Horizon 78 Motor Yacht — By Capt. Bill Pike
— April 2005
They Did It Their Way
When Richard Kull joined the U.S. Coast Guard after the end of World War II, the folks in his hometown of Larchmont, New York, gave him a going-away party. A big one. With a cast of thousands. Then, the morning after, he hooked up with yet another cast of thousands, or at least a cast of hundreds, standing in a long gray line in New York City, the point of departure for various boot camps around the United States.
Late afternoon came eventually, and with it the departure of Kull’s fellow inductees to destinations as disparate as Alameda, California, and Mayport, Florida—places that sounded incredibly exotic and exciting to your average untraveled, inexperienced 17-year-old kid.
But Kull? He alone was handed a five-cent ferry ticket to the Coast Guard facility on nearby Staten Island. Then, once he’d presented himself at said facility, he was told to go back home, take the weekend off, and not bother reporting for duty until Monday. Good news for the fledgling Coastie?
“Heck no, I couldn’t go home,” Kull reminisces. “My friends and family had just given me this great big going-away party. And on top of that, everybody was expecting me to wind up stationed some place really cool—not Staten Island!”
So what did he do? “Well,” he laughs, “I rode the New York City subway system for three days. You know, the subway back then was safe and reasonably comfortable, although I did get a little hungry towards the end.”
Besides its humor and humanity, this little story offers some insight into Kull’s character—he’s the kind of guy who puts his imprimatur on things, who takes standard situations and events and gives them his own spin. Is there any wonder the vessel he and his wife presently own and keep docked in their South Florida backyard is an extensively customized Horizon 78 Motor Yacht?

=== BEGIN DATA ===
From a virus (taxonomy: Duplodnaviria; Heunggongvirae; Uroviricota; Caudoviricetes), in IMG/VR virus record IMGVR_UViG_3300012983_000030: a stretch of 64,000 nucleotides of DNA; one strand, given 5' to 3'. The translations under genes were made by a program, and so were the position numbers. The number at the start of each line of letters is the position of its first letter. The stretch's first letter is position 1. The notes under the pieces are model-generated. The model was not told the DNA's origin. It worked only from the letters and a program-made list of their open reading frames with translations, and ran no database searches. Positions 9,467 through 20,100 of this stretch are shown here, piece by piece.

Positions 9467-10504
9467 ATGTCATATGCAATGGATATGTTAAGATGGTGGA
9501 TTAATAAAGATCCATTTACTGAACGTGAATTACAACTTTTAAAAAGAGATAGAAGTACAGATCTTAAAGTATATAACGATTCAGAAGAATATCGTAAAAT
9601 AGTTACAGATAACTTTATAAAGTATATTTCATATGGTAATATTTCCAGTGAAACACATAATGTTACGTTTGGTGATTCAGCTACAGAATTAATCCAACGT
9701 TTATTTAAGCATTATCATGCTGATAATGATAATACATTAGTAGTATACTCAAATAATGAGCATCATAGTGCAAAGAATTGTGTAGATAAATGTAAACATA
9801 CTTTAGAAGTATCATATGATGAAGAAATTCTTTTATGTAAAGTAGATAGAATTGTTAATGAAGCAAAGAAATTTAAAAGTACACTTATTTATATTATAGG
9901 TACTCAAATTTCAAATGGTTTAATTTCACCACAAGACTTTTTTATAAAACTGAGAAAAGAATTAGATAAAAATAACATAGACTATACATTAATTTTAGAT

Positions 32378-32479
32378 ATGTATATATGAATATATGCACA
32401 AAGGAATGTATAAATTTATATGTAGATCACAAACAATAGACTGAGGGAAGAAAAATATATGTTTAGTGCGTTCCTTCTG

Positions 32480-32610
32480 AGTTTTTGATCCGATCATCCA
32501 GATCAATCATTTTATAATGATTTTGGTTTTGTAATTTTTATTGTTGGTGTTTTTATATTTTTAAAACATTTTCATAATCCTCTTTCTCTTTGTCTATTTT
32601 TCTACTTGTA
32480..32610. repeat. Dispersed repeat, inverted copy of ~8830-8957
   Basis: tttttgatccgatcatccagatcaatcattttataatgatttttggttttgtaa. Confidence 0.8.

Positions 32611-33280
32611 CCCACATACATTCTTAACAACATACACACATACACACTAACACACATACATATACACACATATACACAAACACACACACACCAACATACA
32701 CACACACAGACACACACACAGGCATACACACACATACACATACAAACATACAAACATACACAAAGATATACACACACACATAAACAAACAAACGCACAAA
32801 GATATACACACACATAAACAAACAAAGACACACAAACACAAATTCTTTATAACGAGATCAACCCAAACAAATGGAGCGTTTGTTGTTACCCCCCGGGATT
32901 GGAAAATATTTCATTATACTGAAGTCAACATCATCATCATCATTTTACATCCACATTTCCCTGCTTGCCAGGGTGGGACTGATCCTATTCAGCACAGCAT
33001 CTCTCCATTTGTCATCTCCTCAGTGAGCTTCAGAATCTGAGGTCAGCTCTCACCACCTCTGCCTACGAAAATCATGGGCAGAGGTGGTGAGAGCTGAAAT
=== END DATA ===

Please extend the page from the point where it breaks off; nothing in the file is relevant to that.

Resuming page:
Both Kull and his wife Mary Anne are proud of the minor adjustments they’ve made to their boat as well as the substantial alterations. On the first score, they’ve added extra bookcases, individualized door hardware and faucets, crystal lighting fixtures in the dining area, and drawers in sofas and lounges instead of less-convenient bins under cushions. On the second, they’ve extended the swim platform to facilitate tender usage, enlarged the saloon to full width, added two heads (a day head on the upper deck and an en suite head for the forward guest stateroom on the lower deck), created an enclosed flying bridge or skylounge, and replaced the lower helm with an expansive dining area that has loads of ambient light from the windshield.
“So to a great extent we’ve been able to have our new 78 built and configured our way,” concludes Kull, with nodding assent from Mary Anne. Which, when you think about it, is not bad for a guy who once rode the subway for three days because he couldn’t go home. —B.P.
This article originally appeared in the March 2005 issue of Power & Motoryacht magazine.